Sex ‘fiend’ (68)’s rape conviction quashed

16 May, 2018 - 00:05 0 Views
Sex ‘fiend’ (68)’s rape conviction quashed

The Chronicle

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Auxilia Katongomara, Chronicle Reporter
The Bulawayo High Court has acquitted and quashed the conviction of a 68-year-old man who was sentenced to 25 years for an alleged string of sex attacks on a 16-year-old girl.

Neil Leach, of Suburbs, used his residence as a boarding house for pupils attending Girls College in Bulawayo.

He had turned his house — a stone’s throw from the school — into a private boarding house, accommodating the alleged victim and three other girls.

Leach was convicted of three counts of aggravated indecent assault by Bulawayo regional magistrate Mark Dzira and sentenced to an effective 20 years in jail after five years were suspended on condition that he did not within that period commit a similar crime in February 2014.

The court had heard that Leach, on several occasions allegedly inserted his fingers into the girl’s privates and would also force her to perform sickening sex acts on him with her mouth.

It is alleged that all the sex attacks took place on Mondays when the victim was usually alone.

In his ruling, Justice Francis Bere, who was sitting with Justice Martin Makonese during the criminal appeal said the sentence was a poor conviction by the magistrate.

“When everything has been said about this case, one cannot help but come to the conclusion that the conviction was arrived at more out of sympathy with the victim than borne out of evidence led. Clearly the magistrate fell into error. This was a poor conviction and the concession made by the state against that conviction was well made,” read part of the judgment.

Justice Bere said it was not necessary for the court to consider the appeal against sentence because that sentence was standing on nothing.

“In the result, the appeal succeeds. The conviction is quashed and the sentence is set aside. The appellant is found not guilty and acquitted,” he ruled.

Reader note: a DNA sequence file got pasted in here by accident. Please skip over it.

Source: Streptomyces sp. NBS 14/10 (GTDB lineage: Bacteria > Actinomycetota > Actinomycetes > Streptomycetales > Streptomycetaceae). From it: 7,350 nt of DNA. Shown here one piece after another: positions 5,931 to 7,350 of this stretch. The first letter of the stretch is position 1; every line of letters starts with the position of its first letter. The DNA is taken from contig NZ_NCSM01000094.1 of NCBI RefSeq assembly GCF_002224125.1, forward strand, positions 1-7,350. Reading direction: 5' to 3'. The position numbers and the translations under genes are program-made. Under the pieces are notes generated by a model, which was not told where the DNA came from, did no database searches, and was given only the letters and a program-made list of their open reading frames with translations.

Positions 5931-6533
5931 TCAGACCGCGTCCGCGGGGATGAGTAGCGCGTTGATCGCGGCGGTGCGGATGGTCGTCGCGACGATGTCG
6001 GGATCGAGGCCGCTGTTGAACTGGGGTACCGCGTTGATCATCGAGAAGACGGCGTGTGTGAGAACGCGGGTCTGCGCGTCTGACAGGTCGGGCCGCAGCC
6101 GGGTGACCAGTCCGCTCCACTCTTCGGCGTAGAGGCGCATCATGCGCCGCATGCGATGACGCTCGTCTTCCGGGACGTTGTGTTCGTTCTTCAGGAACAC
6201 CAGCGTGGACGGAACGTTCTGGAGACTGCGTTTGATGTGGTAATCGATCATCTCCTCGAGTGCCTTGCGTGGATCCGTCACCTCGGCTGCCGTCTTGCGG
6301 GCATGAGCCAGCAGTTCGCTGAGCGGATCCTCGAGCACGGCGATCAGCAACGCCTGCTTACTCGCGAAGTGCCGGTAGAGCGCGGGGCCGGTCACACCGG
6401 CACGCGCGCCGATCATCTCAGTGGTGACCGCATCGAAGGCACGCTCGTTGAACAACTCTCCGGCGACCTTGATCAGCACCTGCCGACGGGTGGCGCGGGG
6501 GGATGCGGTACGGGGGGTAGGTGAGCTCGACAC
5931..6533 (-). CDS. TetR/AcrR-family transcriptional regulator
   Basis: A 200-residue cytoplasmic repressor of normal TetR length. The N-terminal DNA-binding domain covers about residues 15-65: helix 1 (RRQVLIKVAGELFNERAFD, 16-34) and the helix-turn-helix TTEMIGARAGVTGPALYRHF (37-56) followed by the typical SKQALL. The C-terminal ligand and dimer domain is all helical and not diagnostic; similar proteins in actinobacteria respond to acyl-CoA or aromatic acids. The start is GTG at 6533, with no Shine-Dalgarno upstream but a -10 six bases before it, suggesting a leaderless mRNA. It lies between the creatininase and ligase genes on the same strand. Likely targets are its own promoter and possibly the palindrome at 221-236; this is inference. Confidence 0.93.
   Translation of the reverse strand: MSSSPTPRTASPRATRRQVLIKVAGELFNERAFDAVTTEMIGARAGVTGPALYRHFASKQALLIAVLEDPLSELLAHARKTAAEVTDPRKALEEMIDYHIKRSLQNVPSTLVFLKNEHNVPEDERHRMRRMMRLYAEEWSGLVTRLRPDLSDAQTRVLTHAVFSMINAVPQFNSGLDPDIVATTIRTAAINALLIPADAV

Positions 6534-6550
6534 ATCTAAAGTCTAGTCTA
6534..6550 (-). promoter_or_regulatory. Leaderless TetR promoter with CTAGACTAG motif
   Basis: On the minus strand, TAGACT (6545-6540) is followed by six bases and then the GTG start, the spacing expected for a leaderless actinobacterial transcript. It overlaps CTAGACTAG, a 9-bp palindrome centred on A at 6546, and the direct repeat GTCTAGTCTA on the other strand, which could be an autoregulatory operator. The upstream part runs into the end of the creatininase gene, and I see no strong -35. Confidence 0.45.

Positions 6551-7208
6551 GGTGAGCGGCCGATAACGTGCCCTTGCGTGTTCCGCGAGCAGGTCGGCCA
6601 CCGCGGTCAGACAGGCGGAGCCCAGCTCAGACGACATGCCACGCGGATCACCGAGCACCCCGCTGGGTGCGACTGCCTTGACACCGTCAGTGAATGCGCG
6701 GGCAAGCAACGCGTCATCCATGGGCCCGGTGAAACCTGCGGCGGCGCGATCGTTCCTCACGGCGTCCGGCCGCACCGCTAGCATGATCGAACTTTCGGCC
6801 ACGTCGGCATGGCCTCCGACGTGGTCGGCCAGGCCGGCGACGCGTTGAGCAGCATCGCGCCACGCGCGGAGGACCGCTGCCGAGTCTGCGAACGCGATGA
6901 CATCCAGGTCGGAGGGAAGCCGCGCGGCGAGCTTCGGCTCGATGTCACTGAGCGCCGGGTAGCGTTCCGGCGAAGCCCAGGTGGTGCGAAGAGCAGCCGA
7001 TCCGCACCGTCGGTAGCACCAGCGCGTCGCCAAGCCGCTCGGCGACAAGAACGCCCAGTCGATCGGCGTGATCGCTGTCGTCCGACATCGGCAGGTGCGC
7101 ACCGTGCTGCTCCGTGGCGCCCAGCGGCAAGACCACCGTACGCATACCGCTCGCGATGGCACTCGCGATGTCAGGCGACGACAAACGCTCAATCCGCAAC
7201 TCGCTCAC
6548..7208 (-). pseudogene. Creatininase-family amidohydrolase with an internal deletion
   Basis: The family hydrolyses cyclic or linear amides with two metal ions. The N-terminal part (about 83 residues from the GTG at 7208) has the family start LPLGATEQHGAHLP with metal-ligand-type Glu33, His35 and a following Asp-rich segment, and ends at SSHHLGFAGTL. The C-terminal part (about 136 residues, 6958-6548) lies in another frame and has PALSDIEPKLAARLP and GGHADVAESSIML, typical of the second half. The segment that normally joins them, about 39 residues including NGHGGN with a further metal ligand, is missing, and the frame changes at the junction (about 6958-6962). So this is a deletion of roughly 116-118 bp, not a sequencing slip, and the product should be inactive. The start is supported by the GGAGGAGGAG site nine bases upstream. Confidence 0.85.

Justice Bere said there were cardinal errors made by the court a quo in the judgment.

“The first error that screams loudest was the magistrate’s stout effort to try and determine the outcome of this case by relying on evidence based on probabilities as opposed to being guided by proof beyond a reasonable doubt. It is trite that in criminal procedure and in order for the court a quo to find against an accused person the proof required is proof beyond a reasonable doubt. There is no room in a criminal matter for the court to be guided by evidence weighed on the balance of probabilities,” ruled Justice Bere.

He said the second error made by the trial court was its apparent failure to appreciate that the complainant’s conduct looked at in its totality did not satisfy the requirements of the law as cited the Banana case (supra).

“Thirdly, the court a quo failed to appreciate that the inconsistencies in the complainant’s evidence heavily militated against a finding of credibility in her favour. It is quite telling that despite all these highlighted issues having been presented to the court a quo during cross-examination of the complainant and during court addresses by the appellant’s counsel the court chose to disregard same on uninformed basis,” said Justice Bere.

He said he had noted serious inconsistencies in the complainant’s evidence as she was reluctant to bring the allegations of abuse to her boyfriend and her best friend and even to her parents.

Leach, through his lawyer Advocate Tim Cherry, acting under the instruction of Hwalima, Moyo and Associates, in his grounds of appeal, denied the charge, arguing that the trial magistrate, in his judgment, failed to explain the inexplicable three months’ delay by the girl in making the report.

He queried the girl’s failure to report the alleged abuse at the earliest possible time given that she was in constant touch with her parents in Zambia.

Leach said the trial magistrate misdirected himself by basing his findings on perceived probabilities.

Mr Khumbulani Ndlovu, for the State, concurred with the appellant’s lawyer, saying that in all probabilities of the case, the complainant dismally failed to pass the credibility which incidentally the lower court had triumphantly concluded had been established and used it as the main basis for conviction.

@AuxiliaK

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